You can’t ‘rule’ out the danger at Talladega

What are we trying to accomplish here?

NASCAR officials announced a change in the size of the restrictor plate at Talladega Superspeedway Friday after Jamie McMurray’s No. 1 Chevrolet barrel-rolled down the backstretch.

McMurray wasn’t injured. Neither was Ryan Newman, whose No. 31 Chevrolet struck McMurray’s car when it turned sideways in front of the Richard Childress driver.

Ty Dillon (No. 13 Chevrolet) and Daniel Suarez (No. 19 Toyota) were also unhurt. Their two cars made contact during the same incident with Dillon getting into the outside wall.

McMurray’s car “got airborne.” NASCAR reacted, announcing a reduction in the size of the plate, which restricts airflow into the engine, from 7/8ths of an inch to 55/64ths of an inch. The move will be in place for qualifying, scheduled for Saturday, as well as Sunday’s GEICO 500 Monster Energy NASCAR Cup Series race.

Speeds during the second practice had reached 204 mph.

The change in the size of the plate will slow the cars by as little as two mph or as much as five, depending on who you ask.

Here’s a news flash: they’ve crashed at much slower speeds here. Got up in the fence, too.

In 2009, the winning pole speed for the spring race was 188 mph and change. The race included two multi-car incidents that featured 10 or more cars in each. And a last-lap crash that saw Carl Edwards’ car get up in the fence, parts fly into the grandstands and fans injured.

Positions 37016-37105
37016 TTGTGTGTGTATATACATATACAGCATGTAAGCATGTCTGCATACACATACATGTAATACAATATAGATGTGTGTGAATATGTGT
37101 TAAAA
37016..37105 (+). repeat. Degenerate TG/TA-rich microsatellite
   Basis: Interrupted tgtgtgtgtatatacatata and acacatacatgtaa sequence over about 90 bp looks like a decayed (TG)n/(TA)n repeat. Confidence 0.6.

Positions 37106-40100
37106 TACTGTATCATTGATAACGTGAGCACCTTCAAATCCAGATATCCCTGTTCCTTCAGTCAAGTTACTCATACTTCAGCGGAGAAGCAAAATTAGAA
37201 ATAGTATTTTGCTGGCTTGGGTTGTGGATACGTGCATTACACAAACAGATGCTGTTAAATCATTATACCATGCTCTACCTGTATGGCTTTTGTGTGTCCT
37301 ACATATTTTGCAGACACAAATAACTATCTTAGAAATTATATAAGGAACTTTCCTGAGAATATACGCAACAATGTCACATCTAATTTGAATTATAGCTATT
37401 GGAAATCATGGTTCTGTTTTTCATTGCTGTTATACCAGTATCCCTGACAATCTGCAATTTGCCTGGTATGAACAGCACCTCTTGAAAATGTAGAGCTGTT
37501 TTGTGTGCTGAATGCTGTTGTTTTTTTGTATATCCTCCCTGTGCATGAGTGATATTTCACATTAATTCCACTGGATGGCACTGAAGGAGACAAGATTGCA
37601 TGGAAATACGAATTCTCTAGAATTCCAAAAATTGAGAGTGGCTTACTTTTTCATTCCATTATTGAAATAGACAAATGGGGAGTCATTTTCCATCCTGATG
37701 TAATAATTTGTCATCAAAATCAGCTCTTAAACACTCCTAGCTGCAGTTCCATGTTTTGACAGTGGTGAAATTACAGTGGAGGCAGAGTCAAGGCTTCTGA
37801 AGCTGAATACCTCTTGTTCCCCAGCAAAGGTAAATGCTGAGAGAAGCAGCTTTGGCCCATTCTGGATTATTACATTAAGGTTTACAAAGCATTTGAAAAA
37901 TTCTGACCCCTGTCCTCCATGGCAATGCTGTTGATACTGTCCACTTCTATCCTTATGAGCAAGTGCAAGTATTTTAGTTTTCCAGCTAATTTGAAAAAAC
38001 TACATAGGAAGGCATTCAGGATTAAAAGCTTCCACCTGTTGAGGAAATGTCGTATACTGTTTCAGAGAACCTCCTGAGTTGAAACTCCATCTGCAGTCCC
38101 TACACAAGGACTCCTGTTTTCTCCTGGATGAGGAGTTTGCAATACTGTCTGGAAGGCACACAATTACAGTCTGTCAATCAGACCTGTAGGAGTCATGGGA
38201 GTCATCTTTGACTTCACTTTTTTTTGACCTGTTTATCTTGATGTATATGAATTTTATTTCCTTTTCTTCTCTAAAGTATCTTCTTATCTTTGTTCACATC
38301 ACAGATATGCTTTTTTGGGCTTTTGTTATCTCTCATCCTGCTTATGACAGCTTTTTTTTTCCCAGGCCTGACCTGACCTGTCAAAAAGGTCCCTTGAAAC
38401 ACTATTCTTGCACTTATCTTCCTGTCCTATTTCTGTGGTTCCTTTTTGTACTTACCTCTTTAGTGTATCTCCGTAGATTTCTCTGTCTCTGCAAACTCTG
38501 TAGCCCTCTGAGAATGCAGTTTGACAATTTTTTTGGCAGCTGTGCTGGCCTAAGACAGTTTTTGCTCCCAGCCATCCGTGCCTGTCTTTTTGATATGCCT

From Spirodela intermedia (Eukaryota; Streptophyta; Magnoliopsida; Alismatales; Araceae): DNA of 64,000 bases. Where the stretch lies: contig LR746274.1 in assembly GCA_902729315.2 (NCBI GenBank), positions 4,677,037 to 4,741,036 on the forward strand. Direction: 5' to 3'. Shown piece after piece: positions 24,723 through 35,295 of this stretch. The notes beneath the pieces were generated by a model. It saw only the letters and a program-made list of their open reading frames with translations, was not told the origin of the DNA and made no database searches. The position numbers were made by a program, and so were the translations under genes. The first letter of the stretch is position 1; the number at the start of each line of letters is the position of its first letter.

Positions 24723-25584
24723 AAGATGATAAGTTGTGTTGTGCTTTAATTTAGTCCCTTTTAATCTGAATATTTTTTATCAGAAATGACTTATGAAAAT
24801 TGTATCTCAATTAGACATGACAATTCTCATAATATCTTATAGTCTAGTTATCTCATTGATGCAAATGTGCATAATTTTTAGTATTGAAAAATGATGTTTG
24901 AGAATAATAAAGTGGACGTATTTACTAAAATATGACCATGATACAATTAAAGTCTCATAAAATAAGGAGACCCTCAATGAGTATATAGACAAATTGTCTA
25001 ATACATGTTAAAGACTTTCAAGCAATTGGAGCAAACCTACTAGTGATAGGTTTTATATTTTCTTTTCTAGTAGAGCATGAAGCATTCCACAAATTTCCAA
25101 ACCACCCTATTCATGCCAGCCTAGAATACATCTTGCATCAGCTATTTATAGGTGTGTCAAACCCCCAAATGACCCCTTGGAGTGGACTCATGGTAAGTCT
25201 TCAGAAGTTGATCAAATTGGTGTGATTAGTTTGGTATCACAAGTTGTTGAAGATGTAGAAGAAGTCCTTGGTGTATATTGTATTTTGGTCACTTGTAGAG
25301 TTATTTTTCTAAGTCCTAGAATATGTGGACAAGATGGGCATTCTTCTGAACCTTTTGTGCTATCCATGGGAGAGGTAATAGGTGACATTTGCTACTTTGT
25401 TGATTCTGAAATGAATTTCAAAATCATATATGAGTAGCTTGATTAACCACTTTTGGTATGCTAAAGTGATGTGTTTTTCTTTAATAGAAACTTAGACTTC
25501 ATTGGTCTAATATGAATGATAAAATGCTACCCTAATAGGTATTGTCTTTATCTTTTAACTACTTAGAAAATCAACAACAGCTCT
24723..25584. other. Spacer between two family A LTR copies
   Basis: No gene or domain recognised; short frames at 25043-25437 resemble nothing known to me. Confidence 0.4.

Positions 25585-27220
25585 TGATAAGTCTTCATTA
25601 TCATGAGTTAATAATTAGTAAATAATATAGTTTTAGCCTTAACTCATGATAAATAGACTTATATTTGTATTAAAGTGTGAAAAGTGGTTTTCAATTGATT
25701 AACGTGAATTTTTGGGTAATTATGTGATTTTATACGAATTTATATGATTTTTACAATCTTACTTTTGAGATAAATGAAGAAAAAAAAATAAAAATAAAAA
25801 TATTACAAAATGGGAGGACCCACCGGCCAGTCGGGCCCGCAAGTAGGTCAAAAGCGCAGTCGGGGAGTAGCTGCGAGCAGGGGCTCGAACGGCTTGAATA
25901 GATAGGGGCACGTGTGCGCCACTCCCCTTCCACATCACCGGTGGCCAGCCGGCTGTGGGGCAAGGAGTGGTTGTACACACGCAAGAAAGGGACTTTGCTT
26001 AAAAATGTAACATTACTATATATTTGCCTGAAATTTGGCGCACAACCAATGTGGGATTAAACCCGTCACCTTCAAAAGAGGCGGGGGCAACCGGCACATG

Friday’s move will slow the cars but there is no guarantee that it will keep them on the track if they make contact under certain circumstances.

Those circumstances occurred Friday. Again.

They’re just as likely to occur again.

You can’t remove the chance of that taking place until you slow the cars to the point that it becomes physically impossible for it to occur.

At that point, vehicles will be running faster out on I-20, the interstate that fronts the 2.66-mile track.

Is the answer then to do nothing? Don’t change the size of the plates, just turn everyone loose and hope for the best?

Obviously, that’s not the answer either.

Fans enjoy racing at Talladega and Daytona because of the speed and the close, tight-quarters racing that unfolds out on the track. You don’t get that anywhere else in the series. Some places have the speed but not the close packs of cars. Others have the cars a bit closer, but not the speed.

At Talladega, it comes with a bit of danger. It comes with risk. It always has and always will.

How much danger are you comfortable with, how much risk is OK?

Maybe there is no answer.

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